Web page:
This has been an interesting dialogue and I think we are all faced with different problems depending on ones set-up. The people I feel sorry for are collectors who normally want to store on DVD, however I suppose they are in the minority and Mr Average now probably only uses recording as a "time shift" so he is not really interested in the DVD problem which has arisen in recent times.

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            • #96
              Mr Average can still archive on DVD, but he's going to have to find slightly different ways to do it, other than a Panasonic EX79/Sony HXD 890 (I've got the 995), and to be honest, most stuff in available on boxsets/the internet. But a collector could still use a USB tuner attached to a PC, or a hard drive attached to a TV, if they wanted to archive stuff thats been broadcast.

              However, the majority of people haven't really bothered to archive very much since the advent of VCR's - they've mostly been used to timeshift or play purchased TV/films. The current crop of PVR's recognises that, but on the other hand may have as many as 4 tuners, and will of course stream from the net, etc.

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              • #97
                Originally posted by johng View Post
                Carl V

                Thank you for your input. Apart from the price the Panasonic is a somewhat useless piece of equipment in this context since it has no inputs. How is one supposed to connect a Sky or cable box, transfer VHS tapes to DVD, connect another DVD player or for that matter a video camera?
                Exactly. And if I'm understanding things, the old combi DVD/VCR machines (I had one and could at one time convert from tape to disc or vice versa) are long since obsolete . When mine died I replaced it with a BluRay player. Ironically my old VCR still works fine. I will have to pay my local photographic studio to convert my never copied video tapes onto disc now (they offer such a service but it's not cheapr!)


                Originally posted by johng View Post
                Whilst it has a Freeview tuner that is inadequate for many people. I live in area served only by a relay station which only broadcasts a limited number of channels nothing like the full number therefore one is forced to go to Sky or cable.
                When these set top box things came out, annoyingly they just didn't work where I live. This town doesn't have cable, and unless you have satellite (I have SKY) to this day I'm told there are neighbourhoods which simply cannot "get" Channel 5!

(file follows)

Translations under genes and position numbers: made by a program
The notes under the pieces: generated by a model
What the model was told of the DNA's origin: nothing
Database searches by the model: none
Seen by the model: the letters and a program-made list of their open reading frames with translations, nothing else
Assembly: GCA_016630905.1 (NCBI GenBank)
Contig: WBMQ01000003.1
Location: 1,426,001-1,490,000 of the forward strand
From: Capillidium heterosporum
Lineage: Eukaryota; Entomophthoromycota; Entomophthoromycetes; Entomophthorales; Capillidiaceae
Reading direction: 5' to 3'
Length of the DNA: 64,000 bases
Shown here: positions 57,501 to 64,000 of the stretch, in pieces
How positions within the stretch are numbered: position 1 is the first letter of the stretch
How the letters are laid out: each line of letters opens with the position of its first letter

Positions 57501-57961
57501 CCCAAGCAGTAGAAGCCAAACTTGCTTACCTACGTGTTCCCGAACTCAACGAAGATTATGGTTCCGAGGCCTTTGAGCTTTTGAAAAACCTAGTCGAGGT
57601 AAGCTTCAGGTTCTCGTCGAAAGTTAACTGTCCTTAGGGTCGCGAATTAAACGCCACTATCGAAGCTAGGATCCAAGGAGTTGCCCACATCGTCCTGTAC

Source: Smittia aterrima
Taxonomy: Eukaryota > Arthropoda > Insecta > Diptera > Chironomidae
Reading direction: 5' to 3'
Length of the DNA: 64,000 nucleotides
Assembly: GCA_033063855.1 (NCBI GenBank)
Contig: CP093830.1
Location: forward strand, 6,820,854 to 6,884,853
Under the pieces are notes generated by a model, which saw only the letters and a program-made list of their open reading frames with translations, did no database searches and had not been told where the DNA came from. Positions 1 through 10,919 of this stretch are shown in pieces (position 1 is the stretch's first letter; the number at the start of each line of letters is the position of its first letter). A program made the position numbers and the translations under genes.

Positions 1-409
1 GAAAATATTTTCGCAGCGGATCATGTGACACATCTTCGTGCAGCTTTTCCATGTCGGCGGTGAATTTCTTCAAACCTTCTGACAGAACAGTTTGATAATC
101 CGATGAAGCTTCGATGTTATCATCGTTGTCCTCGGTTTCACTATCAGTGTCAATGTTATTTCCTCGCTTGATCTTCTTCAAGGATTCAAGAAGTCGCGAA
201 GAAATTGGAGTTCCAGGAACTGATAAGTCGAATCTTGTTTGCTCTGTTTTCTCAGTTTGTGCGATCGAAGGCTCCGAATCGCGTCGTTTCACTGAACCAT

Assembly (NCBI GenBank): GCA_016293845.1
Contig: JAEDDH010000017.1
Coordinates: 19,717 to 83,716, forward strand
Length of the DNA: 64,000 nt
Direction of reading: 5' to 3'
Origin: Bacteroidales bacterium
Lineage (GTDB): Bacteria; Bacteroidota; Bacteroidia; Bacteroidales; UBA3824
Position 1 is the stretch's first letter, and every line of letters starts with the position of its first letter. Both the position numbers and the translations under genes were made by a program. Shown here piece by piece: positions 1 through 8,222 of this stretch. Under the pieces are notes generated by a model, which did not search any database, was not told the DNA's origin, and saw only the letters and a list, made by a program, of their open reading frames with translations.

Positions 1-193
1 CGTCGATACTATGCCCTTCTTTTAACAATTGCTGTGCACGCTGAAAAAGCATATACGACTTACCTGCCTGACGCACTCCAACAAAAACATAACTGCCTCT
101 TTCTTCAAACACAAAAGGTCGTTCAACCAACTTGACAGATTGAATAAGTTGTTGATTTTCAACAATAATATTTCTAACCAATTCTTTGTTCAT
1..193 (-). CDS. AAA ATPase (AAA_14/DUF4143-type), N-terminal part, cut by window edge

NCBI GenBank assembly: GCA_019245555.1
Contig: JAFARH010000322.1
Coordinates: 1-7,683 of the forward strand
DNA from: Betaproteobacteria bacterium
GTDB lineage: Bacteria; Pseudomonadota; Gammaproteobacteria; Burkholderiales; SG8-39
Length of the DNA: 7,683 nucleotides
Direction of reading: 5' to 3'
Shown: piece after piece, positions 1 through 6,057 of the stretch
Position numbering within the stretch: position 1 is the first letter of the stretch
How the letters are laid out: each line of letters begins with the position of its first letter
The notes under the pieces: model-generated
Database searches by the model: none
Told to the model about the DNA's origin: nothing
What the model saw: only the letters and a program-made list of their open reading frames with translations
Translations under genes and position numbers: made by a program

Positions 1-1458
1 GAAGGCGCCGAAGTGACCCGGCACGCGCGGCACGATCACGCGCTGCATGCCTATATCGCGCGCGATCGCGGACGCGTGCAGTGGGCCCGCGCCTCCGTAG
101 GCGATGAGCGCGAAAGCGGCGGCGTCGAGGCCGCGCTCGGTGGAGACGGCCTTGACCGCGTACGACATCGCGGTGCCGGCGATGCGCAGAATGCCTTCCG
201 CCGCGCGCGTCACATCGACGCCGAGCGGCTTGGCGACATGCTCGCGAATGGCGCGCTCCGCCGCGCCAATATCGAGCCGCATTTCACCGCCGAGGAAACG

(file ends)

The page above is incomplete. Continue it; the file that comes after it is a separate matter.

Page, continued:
Originally posted by johng View Post
                Possibly the way out is to arm oneself with a few spare DVD recorders whilst second hand or refurbished ones are still available.

                I accept one can possibly resort to a PC but that is complicating what before was a relatively simple operation.

                Like many other aspects this is technology gone into reverse.

                Yes, yes and yes! I'm sure many of us see making things difficult/impossible that were once easy as a retrograde step.

                If I've understood the ensuing posts correctly, the gist of all this is down to market forces, as usual. Because few other (if any?) people out there apart from me still try to record specific snippets from the (obviously never repeated nor ever to be commercially released as a box set) TV news, the modern equipment just doesn't cater for this once simple operation - it's not economically viable.

                So, as my old SKY Box conked out and I was railroaded into their standard replacement, the new SKY Q Box (way too slick to recognise an antiquated contraption like a VCR) I felt that my rolling, multi-volume collection of "Celebrity Deaths", started back in 1995 with Harold Wilson, would finally itself die with the passing of Barry Norman.... then I remembered that my mother has SKY and doesn't watch much telly (more of a reader) so her "old" SKY Box (which still caters for her VCR, which she's never known how to use) is still as good as new! A simple series link of the 10 O'Clock News on her planner and I'm up and running again! OK, I can no longer sit at home in my armchair and click buttons to record without getting off my arse, but mum only lives a five minute drive away, so a visit armed with my tape has thankfully caught Robert Hardy, Glen Campbell, Bruce Forsyth and Jerry Lewis in the safety net!